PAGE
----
Reox given £5m boost by US biotech
Reox, a company spun out of Oxford University by four professors, is believed to have struck a deal with the American biotech Amgen, providing it with £5 million for the exclusive rights to a scientific discovery involving possible cancer and stroke treatments. The Oxford-based company will receive more if the treatments are a success and has said that it will pour the cash into related areas of biological research. Formed in 2003 and partly funded by the university commercialisation venture IP2IPO, Reox has been researching how the body responds to oxygen at the cellular level.
Jews criticise lecturer boycott
Union delegates calling for a boycott of Israeli academics were condemned yesterday by the Board of Deputies of British Jews for damaging the Middle East peace process. Jon Benjamin, the director-general of the board, said that a boycott would create an extra obstacle to peace at a time when Israelis and Palestinians are building bridges. The motion is to be debated this week by the Association of University Teachers. Closer links with the Palestinians will also be debated.
£2m boost to find cure for blues
More than £2 million has been awarded to Bristol University to investigate methods of treating depression. The university will be carrying out four trials to assess a range of treatments. The announcement comes at the start of National Depression Week, which aims to raise awareness about the problem. The four trials, being conducted at Bristol in association with other universities, range from comparing antidepressants to examining whether exercise can help sufferers.
The Daily Mail
With half the world's population speaking English, it's a great time to be a teacher
Recent research has indicated that English-language learning is predicted to boom to an all-time high with half of the world's population speaking English by 2015. A British Council study indicates that within the next ten years, another 2 billion people may begin learning English with 3 billion speaking it. Apart from highly populated countries such as China and Indonesia leaping on the English learning bandwagon, South Korea recently announced that it will be seeking more than 900 native English teachers to work in all elementary and middle schools in Seoul over the next four years.
The Daily Telegraph
HIV-infected cells made to self-destruct
Targeting a protein which helps repair DNA damage in human cells could provide a new way of fighting HIV infection, new research suggests. Crucially, harnessing this approach might offer a way of combating multi-drug resistant strains of HIV which are becoming increasingly common. Most HIV drugs work by targeting proteins produced by the HIV virus itself. But because HIV has a short life-cycle and readily mutates, the proteins it produces quickly evolve to become resistant to these antiretroviral drugs.
'Lost' classical manuscripts give up their secrets after 9,000 years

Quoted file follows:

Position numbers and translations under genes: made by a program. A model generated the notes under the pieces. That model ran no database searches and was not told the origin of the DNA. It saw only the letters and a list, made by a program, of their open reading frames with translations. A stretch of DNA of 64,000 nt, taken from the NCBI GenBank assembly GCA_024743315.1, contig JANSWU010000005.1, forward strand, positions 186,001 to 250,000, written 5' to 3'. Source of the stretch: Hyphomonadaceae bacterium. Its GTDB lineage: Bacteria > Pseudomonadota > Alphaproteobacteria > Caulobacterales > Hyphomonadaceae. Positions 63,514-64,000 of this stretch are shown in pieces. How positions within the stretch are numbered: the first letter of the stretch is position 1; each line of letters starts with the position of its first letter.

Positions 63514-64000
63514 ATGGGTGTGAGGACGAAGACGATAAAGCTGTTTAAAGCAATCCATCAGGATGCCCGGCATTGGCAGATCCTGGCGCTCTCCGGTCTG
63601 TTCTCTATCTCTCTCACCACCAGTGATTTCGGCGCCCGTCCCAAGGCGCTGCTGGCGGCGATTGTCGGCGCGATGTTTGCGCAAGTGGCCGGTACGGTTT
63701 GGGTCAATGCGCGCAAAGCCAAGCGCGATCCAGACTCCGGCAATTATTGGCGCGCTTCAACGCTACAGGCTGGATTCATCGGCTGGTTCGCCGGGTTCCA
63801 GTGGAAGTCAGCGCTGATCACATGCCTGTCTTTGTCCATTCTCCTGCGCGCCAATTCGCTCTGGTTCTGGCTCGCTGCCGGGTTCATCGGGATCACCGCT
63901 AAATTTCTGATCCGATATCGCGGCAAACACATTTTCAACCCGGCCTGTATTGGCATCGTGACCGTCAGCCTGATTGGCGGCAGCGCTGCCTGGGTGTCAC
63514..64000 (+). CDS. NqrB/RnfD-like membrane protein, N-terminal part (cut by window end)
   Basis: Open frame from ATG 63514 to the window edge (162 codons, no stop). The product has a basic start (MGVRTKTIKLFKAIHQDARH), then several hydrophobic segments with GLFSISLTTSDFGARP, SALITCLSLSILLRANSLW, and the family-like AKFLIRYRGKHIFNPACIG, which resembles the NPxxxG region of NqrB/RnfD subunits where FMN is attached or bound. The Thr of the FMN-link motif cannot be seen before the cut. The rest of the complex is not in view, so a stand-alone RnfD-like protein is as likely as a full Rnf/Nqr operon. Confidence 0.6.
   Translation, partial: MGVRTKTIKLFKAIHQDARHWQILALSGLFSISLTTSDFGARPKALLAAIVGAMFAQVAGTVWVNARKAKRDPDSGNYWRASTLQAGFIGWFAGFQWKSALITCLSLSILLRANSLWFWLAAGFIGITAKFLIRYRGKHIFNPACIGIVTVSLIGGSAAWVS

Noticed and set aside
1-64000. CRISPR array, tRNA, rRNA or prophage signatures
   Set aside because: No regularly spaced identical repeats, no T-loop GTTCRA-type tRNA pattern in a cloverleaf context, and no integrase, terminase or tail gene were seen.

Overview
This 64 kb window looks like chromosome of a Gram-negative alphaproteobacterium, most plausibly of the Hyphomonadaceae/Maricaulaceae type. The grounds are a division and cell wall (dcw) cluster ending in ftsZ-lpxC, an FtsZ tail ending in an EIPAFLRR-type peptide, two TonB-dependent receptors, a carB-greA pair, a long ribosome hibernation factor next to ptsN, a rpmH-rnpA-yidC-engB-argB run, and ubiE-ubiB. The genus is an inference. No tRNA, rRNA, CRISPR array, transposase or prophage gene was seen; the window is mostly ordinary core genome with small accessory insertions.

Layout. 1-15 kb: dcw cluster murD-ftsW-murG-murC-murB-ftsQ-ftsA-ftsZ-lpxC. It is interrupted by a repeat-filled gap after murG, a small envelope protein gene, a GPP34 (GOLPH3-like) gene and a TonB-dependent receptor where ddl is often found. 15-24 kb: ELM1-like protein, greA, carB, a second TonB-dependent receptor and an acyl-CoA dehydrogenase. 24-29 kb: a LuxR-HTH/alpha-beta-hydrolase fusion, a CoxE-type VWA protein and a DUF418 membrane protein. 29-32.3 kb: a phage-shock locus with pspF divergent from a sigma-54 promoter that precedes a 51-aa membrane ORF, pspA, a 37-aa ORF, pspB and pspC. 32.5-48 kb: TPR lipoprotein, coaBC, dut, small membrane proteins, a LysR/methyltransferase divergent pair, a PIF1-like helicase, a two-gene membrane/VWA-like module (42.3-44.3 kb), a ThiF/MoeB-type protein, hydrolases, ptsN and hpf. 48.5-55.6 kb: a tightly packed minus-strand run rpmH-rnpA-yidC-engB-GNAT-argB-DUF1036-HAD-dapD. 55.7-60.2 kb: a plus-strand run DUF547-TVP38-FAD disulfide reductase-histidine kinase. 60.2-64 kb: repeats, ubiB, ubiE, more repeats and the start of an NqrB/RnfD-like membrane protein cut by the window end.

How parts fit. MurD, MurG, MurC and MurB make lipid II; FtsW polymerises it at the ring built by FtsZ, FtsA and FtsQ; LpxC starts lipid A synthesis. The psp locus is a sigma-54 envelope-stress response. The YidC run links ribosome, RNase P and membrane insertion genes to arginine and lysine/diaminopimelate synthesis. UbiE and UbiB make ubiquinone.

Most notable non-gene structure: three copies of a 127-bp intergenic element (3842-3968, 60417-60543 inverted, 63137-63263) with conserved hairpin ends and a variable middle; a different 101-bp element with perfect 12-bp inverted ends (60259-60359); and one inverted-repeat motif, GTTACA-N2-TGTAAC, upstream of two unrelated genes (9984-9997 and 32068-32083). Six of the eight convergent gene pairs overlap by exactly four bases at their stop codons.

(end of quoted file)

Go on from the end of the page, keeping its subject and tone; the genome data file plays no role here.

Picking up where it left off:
Previously unintelligible manuscripts from ancient Greece and Rome are being read for the first time thanks to infra-red light, in a breakthrough hailed as the classical equivalent of finding the holy grail. The technique could see the number of accounted-for ancient manuscripts increase by one fifth, and may even lead to the unveiling of some lost Christian gospels. A team at Oxford University is using the technology to bring back into view faded ink on thousands of papyrus scrolls salvaged from an ancient rubbish dump in the 19th century.
Mystery of asteroid orbit baffles experts
Scientists are warning they cannot predict where a giant asteroid will go after it passes close to the Earth. The huge ball of rock, labelled 2005 MN4, will pass within 25,000 miles of our planet on Friday, April 13, 2029. The asteroid is large enough to flatten the state of Texas or part of Western Europe. After the near-miss, the Earth’s gravity may deflect the asteroid into a new orbit. Dr Benny Peiser, an anthropologist and asteroid hazard expert from Liverpool’s John Moore’s University, said: "In all likelihood it will produce an orbit that will not intercept the Earth, but we don’t know, and that’s the problem."
From the weekend's papers:
- There has been a dramatic increase in the number of people from deprived neighbourhoods being accepted by elite universities. The Independent
- Oxford University is exploring the competitive world of merchandising as it seeks to cash in on its cachet as a global academic brand. The Times
- Investing in student accommodation is not risk-free but promises a healthy return. The Daily Telegraph
- Students are currently applying for loans if they plan to go to university in the autumn. However, the system is changing. The Sunday Times
- Hostility to Jewish students at British universities could escalate this week with moves by academics to boycott Israeli goods and set up links with Palestinian organisations. The Sunday Times
- University students have voted to ban the Bible because they believe it could offend non-Christians. The Daily Telegraph